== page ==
*After my fantastic introduction to the production process at Dassai, Mr. Sakurai Sr. and Mr. Sakurai Jr took me out for a fantastic all-blowfish dinner. Known as “Fugu” in Japanese, yes… it is that deadly, poisonous fish. Yeah, that’s the fish you need to have two years of training and a special license to cut and serve. Wikipedia tells me that According to the Japanese Health, Labor and Welfare Ministry, 14 people died of blowfish poisoning between 2002 and 2006. cats_love_fugu.jpgTo top it off – Fugu is a total prized and very expensive. If my hosts weren’t concerned, why should I be?

Well… at the restaurant, I did ask to see the fugu license of the nice lady cutting up our blowfish, but everyone just laughed. gulp.

The restaurant itself was totally quaint and very much that hidden type of place you would never know about unless you were recommended there by a friend of a friend. Not only to they run a restaurant, they also farm their own Fugu!

fugu_sashimi.jpgOur first course was a heaping plate of Blowfish sashimi. Mr. Sakurai showed me his preferred method of eating it. wrap each slice with a bit of chive and the shredded daikon-carrot like stuff. It was delicious. Since my limbs didn’t begin tingling, I quickly forgot about the possibility of poisoning and began to seriously chow down. The texture was quite firm, almost meaty, yet smooth and silky. Delicious!

with_mr_sakurai.jpgMr. Sakurai brought 2 bottles of Dassai along for our dinner. We had both a Dassai 39 Centrifuge and a Dassai 50 Sparkling Nigori. Both were fantastic. The Centrifuge sake is unique. that final production process adds “a little something extra” to the flavor and texture on the tongue. The Sparkling Nigori is Fantastic – it opens with a POP just like you get from champagne. Very festive and fun – perfect for celebration. The bottle comes with an extra hang tag to alert people to open the blowfish_tempura.jpgbottle like champagne. the stopper will fly out! I’m sure this has surprised a few Dassai Sparkling drinkers in the past – it’s not what you expect from a sake, but it is terrific fun.

Next we each got a plate of deep fried Fugu Tempura. The axiom that everything tastes better deep fried definitely holds true for Blowfish. It was crispy and offered a different angle on the flavor of fugu. The Nigori meshed with the tempura like and hand in glove. my favorite pairing of the night!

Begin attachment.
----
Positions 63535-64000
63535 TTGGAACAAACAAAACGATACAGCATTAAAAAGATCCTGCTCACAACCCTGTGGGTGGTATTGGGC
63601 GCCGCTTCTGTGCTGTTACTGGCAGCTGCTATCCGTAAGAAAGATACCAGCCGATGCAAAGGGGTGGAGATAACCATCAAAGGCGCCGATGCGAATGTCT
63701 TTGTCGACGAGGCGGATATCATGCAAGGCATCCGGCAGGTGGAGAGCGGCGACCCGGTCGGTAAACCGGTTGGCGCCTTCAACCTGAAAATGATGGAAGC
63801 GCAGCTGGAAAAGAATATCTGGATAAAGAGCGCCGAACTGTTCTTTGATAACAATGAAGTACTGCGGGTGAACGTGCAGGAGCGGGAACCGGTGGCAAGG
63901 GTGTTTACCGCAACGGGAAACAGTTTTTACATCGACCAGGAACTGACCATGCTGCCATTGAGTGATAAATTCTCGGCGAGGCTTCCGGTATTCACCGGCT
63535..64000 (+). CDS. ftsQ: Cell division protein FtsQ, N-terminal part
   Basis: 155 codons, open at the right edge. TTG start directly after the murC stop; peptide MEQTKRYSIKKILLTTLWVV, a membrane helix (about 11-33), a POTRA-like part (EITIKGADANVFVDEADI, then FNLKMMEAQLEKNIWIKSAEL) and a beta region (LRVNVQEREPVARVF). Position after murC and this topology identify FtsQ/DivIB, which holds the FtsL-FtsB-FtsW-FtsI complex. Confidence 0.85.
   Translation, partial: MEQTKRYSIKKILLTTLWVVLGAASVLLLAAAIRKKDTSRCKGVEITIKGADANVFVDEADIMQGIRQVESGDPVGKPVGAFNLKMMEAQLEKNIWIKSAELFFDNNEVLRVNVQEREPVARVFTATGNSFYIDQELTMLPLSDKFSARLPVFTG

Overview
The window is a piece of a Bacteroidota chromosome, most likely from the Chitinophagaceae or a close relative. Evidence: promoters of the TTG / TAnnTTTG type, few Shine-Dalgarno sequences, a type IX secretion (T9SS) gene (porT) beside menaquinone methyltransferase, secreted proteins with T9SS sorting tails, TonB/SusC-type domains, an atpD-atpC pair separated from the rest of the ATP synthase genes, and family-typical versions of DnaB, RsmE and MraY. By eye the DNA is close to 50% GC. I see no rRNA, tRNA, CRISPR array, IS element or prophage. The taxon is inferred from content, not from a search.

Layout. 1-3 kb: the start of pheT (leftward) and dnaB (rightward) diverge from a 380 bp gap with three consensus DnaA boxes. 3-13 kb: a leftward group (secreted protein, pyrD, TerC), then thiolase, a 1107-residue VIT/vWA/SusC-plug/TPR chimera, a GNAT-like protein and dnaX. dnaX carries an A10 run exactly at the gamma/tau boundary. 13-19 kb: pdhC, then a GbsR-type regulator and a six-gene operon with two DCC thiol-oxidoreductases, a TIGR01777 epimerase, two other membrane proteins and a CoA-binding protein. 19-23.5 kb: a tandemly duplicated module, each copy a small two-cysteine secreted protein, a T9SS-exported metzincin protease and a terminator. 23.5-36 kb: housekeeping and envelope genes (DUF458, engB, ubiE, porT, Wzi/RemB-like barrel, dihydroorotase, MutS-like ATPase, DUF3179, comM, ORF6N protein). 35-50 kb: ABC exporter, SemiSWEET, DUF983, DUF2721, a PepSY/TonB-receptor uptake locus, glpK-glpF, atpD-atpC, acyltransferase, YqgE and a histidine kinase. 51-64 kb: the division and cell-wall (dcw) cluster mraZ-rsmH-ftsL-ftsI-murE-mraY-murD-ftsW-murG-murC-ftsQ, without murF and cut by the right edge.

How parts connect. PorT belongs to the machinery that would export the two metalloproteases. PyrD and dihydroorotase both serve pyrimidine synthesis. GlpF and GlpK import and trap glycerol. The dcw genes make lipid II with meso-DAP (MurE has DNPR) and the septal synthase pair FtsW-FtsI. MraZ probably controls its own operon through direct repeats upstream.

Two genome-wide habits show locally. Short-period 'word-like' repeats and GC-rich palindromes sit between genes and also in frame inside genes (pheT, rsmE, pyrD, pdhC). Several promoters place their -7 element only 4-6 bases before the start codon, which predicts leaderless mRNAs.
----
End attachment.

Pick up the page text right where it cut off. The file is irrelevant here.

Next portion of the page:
fugu_fear_factor.jpgThe next course was a bit of a “Lost in Translation” moment. We were each served a small square dish with white something or other in there. I asked what it was, and after a little back and forth and some confusion, I finally understood they were male fugu private parts! I actually can’t tell you how they taste. This fear factor moment pushed me to my limit. Fear was a factor for me! as I sat there staring at the fugu reproductive organs, chopsticks in hand… unsure how to proceed… time for another sip of sake.

blowfish_nabe.jpgLuckily, our hostess quickly arrived with a glorious, steaming pot of Fugu and vegetable stew called “Nabe”. This dish came with a bowl for the fugu bones. Nabe is now one of my new favorite things! It was warming and hearty and the fugu added a great depth of flavor to the broth. after all the fugu was fished out and picked clean, the hostess filled the bowl with rice. it was two, two, two dishes in one! and boy was I getting full!

dassai_sparkling.jpgDessert arrived in the form a cool and refreshing Japanese lime beverage, kinda like a homemade lime-aid. this unexpected treat cleansed the palate and was just about the only thing I had all night that didn’t have Blowfish in it somewhere. Our lovely hostess gave me a fugu tokkuri as a parting gift. I was really touched. On the way out, they also showed me the Fugu tanks and I got to see some live specimens up close and personal. Um, blowfish won’t be winning any beauty pageants. Fugu is kinda Fugly up close, but… it sure does taste good.

My sincere thank you to the delightful Sakurai family for this tremendous and delicious evening. A special “arigatogozaimasu!” to the hostess at the fugu restaurant for cutting up my fish in such a way that I won’t be landing on the Japanese Health, Labor and Welfare Ministry statistics for 2007. Kanpai!

I was honored to receive an invitation to visit Asahi Brewery, makers of the delicious Dassai Brand Sake located in Yamaguchi Prefecture. The beautiful Sakurai Family generously opened their home and their business to this curious American/fledgling Samurai, and I was rewarded with a real insider’s view of life at the brewery. This adventure made quite an impression on me as I finally saw with my own eyes how much effort and exacting labor it takes to turn humble rice into the “drink of the gods”. Check out this video and share a bit of my fantastic trip to the home of Dassai.

Need Quicktime? download it here.

kaiseki.jpgAfter my morning and afternoon of sipping and spitting sake at the Kyoto Sake Samurai sake tasting, I dashed off to Chion-in Temple by Taxi and tried to find my way to the sake tasting dinner. My hosts were gallantly looking for me on the vast temple grounds and luckily I was found and quickly escorted to the dinner without having missed too much!

we_love_sake_tshirt.jpgThe event was hosted by a group of sake loving Kyoto-ites banded together under the name “We Love Sake”. Today, they were featuring sakes from Yamagata’s Takenotsuyu Brewery and on hand as honored guests were Mr. Aisawa, the President of Takenotsuyu and his lovely wife. In addition, Mr. Beau Timkin, owner of True Sake and 2006 Sake Samurai himself was also an honored guest.